6 December 2012
Colliding art forms
The dark halls of the National Gallery’s Sainsbury Wing welcome an illuminating exhibition that bridges the gap between classical art and photography
Tucked in the basement of the National Gallery, ‘Seduced by Art: Photography Past and Present’ examines photography’s history and relation to Old Master painting, writes Caitlin R. Giddens.
Visitors are welcomed into a series of dark rooms that compare contemporary pieces to early photographs and art-historical influences. With carefully chosen photos and paintings, the gap between historical art and contemporary photography is made to seem smaller.
Maisie Broadhead, Keep Them Sweet (2010) references digital photography’s influence from classic paintings.
Top: Jeff Wall, The Destroyed Room, 1978.
As this is the first major photography exhibition at the National Gallery, the show seems well overdue. Curated by Hope Kingsley, of the Wilson Centre for Photography, and Christopher Riopelle, curator of post-1800 paintings at the National Gallery, it is separated into genres – portraiture, nudes and figures, tableaux, landscape and still life.
Standout pieces come from contemporary photographers such as Martin Parr, Craigie Horsfield and Sam Taylor-Wood. In the first room, their photographs are juxtaposed with paintings by Constable, Degas and Ingres, and works by early photographers such as Julia Margaret Cameron and Gustave Le Gray.
Martin Parr, Signs of the Times, England 1991.
Portraiture has become a mainstay for photography, which has made portraits more accessible to wider society. As a result, the comparison of post-Renaissance and contemporary work in the portrait room might seem obvious compared to the revolutionary comparisons in other rooms. However, the early photographs seen here reach above their time. Portrait of a Woman, taken by an unknown photographer, appears more like an engraving than a photograph, capturing the aura and detail of its sitter. This room seems to ease visitors into the union of art and photography, whereas the other rooms convince any who doubt photography’s origins in classical painting.
Richard Learoyd, Man with Octopus Tattoo II, 2011.
The nude finds more common ground between art and photography, as the distinction between idealised nudity and realistic nudity is often blurred. In this room, contemporary photographs intermingle with Greek statues and work by Ingres, all artful and tasteful. Richard Learoyd’s piece, Man with Octopus Tattoo II (2011), poignantly mirrors James Anderson’s sculpture of Laocoön and his sons struggling with sea serpents (1855-65), hung side by side.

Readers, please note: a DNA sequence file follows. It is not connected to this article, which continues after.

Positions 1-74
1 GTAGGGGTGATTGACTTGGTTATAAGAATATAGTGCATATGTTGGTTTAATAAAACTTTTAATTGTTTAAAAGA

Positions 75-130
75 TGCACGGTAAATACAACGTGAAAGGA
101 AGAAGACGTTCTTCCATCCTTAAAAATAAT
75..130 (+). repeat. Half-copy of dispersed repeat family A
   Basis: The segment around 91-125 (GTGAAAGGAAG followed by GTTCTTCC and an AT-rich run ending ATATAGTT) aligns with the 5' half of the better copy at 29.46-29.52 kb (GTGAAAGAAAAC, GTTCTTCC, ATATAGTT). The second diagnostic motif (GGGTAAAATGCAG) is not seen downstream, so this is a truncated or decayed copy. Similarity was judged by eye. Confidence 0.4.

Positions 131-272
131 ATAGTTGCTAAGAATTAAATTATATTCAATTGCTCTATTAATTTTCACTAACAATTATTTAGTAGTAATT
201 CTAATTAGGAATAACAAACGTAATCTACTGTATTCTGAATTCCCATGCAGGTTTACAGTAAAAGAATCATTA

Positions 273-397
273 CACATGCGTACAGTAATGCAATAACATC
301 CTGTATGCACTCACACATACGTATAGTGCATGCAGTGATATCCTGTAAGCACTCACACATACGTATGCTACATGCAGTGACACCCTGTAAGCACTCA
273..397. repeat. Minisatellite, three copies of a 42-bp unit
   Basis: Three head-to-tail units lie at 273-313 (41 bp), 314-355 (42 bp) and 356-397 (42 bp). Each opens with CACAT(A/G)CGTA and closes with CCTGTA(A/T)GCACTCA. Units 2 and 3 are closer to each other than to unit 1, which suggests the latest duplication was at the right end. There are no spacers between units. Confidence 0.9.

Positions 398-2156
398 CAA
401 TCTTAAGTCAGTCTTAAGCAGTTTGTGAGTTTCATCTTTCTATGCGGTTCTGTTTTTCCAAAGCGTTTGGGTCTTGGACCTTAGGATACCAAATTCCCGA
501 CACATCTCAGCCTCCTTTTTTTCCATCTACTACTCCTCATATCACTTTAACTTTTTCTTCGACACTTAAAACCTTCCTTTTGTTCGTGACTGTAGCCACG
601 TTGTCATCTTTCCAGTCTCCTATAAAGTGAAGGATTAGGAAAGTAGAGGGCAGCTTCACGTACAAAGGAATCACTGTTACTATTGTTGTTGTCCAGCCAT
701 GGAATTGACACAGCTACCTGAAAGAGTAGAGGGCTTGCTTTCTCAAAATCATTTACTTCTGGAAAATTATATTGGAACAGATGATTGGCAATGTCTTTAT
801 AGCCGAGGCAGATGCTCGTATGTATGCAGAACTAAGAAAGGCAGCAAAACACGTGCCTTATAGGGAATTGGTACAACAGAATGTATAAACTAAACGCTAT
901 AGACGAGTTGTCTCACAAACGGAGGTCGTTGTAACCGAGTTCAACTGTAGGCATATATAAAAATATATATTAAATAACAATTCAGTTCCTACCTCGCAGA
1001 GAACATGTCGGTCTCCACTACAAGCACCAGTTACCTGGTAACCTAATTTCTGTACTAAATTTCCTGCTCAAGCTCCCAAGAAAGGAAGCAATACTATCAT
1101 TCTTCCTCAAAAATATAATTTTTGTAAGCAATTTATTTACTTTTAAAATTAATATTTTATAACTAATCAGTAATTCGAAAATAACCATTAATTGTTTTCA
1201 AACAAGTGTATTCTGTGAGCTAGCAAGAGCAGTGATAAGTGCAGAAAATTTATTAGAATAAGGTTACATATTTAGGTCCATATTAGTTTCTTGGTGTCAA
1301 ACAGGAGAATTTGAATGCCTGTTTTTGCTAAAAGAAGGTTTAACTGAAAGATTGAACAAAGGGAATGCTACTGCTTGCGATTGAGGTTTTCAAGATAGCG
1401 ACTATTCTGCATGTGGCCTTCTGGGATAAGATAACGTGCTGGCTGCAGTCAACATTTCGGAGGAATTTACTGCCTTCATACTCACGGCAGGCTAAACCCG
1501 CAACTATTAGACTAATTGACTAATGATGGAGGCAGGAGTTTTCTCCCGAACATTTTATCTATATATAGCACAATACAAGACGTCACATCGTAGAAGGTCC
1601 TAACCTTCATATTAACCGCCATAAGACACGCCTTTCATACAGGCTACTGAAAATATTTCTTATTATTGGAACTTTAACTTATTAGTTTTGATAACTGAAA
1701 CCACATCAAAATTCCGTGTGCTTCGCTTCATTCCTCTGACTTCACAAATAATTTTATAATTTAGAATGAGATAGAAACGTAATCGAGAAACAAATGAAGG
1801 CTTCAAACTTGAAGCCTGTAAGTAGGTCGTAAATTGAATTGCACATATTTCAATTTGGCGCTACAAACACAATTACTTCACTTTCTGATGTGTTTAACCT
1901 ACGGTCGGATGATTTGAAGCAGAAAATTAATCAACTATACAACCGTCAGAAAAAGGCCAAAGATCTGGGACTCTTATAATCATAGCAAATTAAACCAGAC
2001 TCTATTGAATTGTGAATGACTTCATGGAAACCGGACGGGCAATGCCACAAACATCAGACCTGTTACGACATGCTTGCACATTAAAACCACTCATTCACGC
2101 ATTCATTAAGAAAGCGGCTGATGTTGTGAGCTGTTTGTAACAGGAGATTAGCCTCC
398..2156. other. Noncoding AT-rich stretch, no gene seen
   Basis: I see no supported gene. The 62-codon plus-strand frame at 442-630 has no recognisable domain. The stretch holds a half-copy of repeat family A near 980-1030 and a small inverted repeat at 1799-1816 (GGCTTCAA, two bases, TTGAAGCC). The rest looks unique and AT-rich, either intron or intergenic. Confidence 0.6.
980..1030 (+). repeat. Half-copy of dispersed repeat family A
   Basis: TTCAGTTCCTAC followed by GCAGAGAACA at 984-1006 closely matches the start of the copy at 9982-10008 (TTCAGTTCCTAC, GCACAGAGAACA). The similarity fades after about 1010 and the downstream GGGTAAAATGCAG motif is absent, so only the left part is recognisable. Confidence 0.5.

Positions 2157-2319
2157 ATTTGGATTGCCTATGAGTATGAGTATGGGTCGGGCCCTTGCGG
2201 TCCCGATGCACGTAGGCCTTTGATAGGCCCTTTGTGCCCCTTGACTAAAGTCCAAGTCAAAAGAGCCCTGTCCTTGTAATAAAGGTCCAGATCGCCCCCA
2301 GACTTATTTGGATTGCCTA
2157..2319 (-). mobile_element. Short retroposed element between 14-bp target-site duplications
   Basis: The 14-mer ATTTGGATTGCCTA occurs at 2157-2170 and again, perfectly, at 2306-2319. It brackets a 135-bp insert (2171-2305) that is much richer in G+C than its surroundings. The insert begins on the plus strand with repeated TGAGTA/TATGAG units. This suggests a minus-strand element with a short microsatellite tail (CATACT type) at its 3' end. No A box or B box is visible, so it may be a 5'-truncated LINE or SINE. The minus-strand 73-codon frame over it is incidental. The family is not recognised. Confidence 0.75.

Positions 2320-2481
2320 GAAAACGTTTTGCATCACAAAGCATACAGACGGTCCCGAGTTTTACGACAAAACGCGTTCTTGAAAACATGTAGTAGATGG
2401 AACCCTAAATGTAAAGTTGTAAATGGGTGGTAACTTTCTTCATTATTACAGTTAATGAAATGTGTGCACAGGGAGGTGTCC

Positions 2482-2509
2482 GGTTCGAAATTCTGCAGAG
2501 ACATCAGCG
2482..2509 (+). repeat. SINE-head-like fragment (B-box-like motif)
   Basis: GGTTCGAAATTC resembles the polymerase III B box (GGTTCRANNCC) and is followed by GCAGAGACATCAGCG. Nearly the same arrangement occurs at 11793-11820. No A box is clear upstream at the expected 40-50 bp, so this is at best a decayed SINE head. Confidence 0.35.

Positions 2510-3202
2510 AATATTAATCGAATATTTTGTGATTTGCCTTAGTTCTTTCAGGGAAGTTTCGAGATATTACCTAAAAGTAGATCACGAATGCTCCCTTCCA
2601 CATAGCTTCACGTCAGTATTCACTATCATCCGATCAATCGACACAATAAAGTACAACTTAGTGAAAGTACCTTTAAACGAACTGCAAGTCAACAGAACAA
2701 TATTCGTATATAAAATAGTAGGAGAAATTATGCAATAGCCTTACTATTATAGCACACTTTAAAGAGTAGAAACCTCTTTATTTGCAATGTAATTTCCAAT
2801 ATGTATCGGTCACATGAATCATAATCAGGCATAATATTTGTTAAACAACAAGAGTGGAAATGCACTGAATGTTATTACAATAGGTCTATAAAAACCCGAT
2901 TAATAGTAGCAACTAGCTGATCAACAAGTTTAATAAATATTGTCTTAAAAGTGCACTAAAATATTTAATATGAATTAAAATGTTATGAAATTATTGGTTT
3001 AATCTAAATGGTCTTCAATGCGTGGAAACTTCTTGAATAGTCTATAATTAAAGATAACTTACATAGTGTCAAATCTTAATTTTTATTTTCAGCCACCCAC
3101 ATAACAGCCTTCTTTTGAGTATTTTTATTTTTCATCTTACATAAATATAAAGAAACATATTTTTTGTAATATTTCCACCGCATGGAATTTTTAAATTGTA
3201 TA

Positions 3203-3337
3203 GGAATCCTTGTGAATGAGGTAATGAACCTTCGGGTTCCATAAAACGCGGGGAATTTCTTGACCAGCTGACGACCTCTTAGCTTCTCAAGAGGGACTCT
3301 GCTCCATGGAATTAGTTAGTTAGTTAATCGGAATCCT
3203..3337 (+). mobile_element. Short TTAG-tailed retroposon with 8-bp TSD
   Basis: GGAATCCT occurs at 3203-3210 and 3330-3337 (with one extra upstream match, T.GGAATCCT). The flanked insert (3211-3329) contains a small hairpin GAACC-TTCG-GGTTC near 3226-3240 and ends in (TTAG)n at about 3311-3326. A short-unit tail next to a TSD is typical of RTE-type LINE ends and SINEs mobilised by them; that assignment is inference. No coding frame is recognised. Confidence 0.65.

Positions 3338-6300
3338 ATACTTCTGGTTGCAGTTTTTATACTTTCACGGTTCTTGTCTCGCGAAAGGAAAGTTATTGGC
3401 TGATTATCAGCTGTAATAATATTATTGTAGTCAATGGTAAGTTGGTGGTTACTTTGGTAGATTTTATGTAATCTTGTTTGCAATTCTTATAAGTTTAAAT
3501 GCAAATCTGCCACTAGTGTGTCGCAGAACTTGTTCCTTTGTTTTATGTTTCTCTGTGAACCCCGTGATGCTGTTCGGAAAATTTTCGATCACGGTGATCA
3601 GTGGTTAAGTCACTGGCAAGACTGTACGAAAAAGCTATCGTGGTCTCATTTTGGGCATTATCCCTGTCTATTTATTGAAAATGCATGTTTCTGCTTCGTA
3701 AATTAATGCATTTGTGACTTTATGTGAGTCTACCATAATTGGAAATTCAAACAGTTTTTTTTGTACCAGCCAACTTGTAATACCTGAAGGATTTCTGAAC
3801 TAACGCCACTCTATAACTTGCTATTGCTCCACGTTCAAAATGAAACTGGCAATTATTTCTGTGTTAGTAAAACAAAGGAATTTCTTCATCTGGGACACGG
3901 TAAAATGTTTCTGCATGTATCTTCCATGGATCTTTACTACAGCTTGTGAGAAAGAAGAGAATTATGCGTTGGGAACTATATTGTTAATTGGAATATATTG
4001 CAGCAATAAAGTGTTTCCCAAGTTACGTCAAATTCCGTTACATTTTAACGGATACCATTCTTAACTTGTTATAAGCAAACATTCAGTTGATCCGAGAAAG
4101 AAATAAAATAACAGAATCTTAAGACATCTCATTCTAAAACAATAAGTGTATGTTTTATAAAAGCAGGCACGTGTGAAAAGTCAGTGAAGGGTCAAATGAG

Thomas Gainsborough, Mr and Mrs Andrews (oil on canvas), about 1750.
In the still life room, enlightened comparisons are drawn to the earliest photographic themes. Most notably, Ori Gersht’s Blow Up: Untitled (2007) takes inspiration from Rosy Wealth of June (1886) by Ignace-Henri-Théodore Fantin-Latour – but Gersht’s flowers were frozen with liquid nitrogen and detonated with small explosive charges, captured by a high-speed camera. The resulting image raises the exhibition to a new level.
With its brilliant colours and captivating detail emanating from the dark walls, Blow Up can be seen from rooms away. The placement of the piece near the end of the exhibition suggests the curators recognise its power, and while overdue, it is no less explosive in fusing together art and photography.
Ori Gersht, Blow Up: Untitled 5, 2007.
‘Seduced by Art: Photography Past and Present’ is in the Sainsbury Wing of the National Gallery, Trafalgar Square, London WC2N 5DN (nationalgallery.org.uk), until 20 January 2013. It then travels to CaixaForum Barcelona (21 February – 19 May 2013) and CaixaForum Madrid (19 June – 15 September 2013).
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